Vancouver 2010: The Official Videogame of the Winter Olympic Games Review (Xbox 360)
With ongoing economic instability and a recent natural disaster taking place, you may hear some criticism directed toward the Winter Olympics. While the athletic competition and international camaraderie is certainly of value, some may see the Games as an unnecessary expenditure, taking money away that could be better used elsewhere.
I will save the politics for other Web sites, but know this: This exact situation is happening on a much smaller scale at your local game store. If you buy Vancouver 2010: The Official Videogame of the Winter Olympic Games, you will wish that you had spent your own money on something more important. This game, despite some high points, is one of the most overpriced titles you will find during the next four years.
Continued Traditions and Lowered Expectations
If you have picked up any Olympic game in your lifetime, you will know what to expect: button-mashing and timing events themed around the snowier sports of the north. There are 14 events, most of them being the downhill variety. Each requires some amount of steering, timing or button pushing to grab the gold -- nothing surprising here.
However, I will get right to the reason why this game is not worth your $50. While the events are somewhat fun (though inherently repetitive), there is nothing connecting any of them together. There is no career mode; there is no true Olympic Games mode; and there is no customization to speak of. You pick a sport and play, or you make a "play list" and play (think Mario Kart racing circuits). And after doing this 14 times or so, you may not find a good reason to come back.
Even the last Summer Games collection had an interesting, but flawed, team mechanic where you managed skills and fatigue -- not to mention Mario and Sonic's Festival Mode looks like Out of the Park Baseball in comparison.
Granted, this game is a good multiplayer diversion. However, these types of "track and field" games are inherently good to play in groups -- or at least much better than playing against the AI. But as a "game," this is nothing more than a mini-game collection with an Olympic theme.
Looks Like Gold...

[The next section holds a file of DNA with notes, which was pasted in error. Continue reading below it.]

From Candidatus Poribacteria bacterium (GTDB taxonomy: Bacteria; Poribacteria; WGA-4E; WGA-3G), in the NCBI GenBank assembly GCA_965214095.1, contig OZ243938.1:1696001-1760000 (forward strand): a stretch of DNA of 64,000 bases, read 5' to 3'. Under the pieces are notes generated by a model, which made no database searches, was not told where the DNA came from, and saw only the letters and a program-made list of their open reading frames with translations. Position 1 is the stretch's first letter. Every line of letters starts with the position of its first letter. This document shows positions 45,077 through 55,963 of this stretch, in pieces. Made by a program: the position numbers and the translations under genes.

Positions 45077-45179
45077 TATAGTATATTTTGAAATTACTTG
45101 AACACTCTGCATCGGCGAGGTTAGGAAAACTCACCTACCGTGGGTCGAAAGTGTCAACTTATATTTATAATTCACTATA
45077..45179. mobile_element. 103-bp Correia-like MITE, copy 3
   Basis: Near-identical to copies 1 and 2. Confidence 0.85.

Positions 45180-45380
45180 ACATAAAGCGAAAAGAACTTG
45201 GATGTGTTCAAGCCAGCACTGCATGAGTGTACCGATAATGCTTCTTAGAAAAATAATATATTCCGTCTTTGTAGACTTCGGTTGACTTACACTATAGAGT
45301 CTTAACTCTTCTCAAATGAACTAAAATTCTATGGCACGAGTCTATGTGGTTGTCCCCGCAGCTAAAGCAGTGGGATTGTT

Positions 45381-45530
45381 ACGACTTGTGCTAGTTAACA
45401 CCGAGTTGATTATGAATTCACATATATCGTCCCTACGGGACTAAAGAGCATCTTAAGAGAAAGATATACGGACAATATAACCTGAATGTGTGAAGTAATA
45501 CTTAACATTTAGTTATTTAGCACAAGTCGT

Which is too bad, because as a polished product, this game is pretty nice to look at. The menus are replete with Olympic flourishes; the in-event graphics and replays are pretty stunning and really capture the feel of a snowy windswept slope; and the falling snow over a dusky snowboarding course is especially nice.
Plus, gameplay-wise, this game does what it needs to do. The controls are pretty tight, and pre-event tutorials are interactive and helpful. It is also a challenging game that will require some time and practice to master.
...But Will Not Medal
But again, without some mode that rewards you for your mastery, I am afraid that most people will not find a reason to master an event. The events, in comparison to the sports at the Olympic Summer Games, get pretty repetitive. Is snowboarding down a course that different from skiing down the same course? Now, the game does try to to make all of the events different, for instance, varying whether you steer using the triggers or sticks, but the differences are only skin deep.
Some of the events are a little more intuitive than others, but this is nothing new for this type of game. For example, the downhill events sometimes mimic a racing game, but the speed skating seems overly complicated.
I wish there were more diversity among the events. Even though figure skating is usually not done well, it is at least different from the downhill events. And, oh yeah, where is the curling?
The closest thing to a lasting experience is a challenge mode where there are three "mountains" to climb. You are scored in different ways, including fastest total speed or amount of snowmen hit (seriously). While this may give you motivation to play the game for a longer amount of time, the mode functions most similarly to Madden Moments. But would you pay full price for Madden if it just had the Moments, and not a dynasty mode?
Or perhaps a better metaphor: Would you pay $50 for Wii Sports Resort with no motion controls, less diversity and prettier graphics? If the answer is yes, and you are a die-hard Olympic fan who lives with other die-hard Olympic fans, maybe this game is for you. For the rest of us, it is simply not worth the money.
On the Slopes: A relatively tight and polished gameplay experience, although one that may quickly become repetitive. The game is at its best when you play it with others.
Graphics: The strength of this title. Everything looks good and animates well. Some lighting and visual effects are subtle enough to be effective without feeling gimmicky. Replays are a nice touch.
Sound Design: Unobtrusive music is only made worse by a lack of any kind of commentary. I did not even hear the Olympic theme song...
Entertainment Value: Terrible. 14 events. A basic challenge mode. No career or festival-type mode. All for $50?
Learning Curve: The events are not easy. Expect to practice (especially since that is about all there is to do) before you begin earning medals. The tutorials help here.
Online: Standard features include ranked matches and leaderboards.
Score: 5.5 (Slightly Above Average)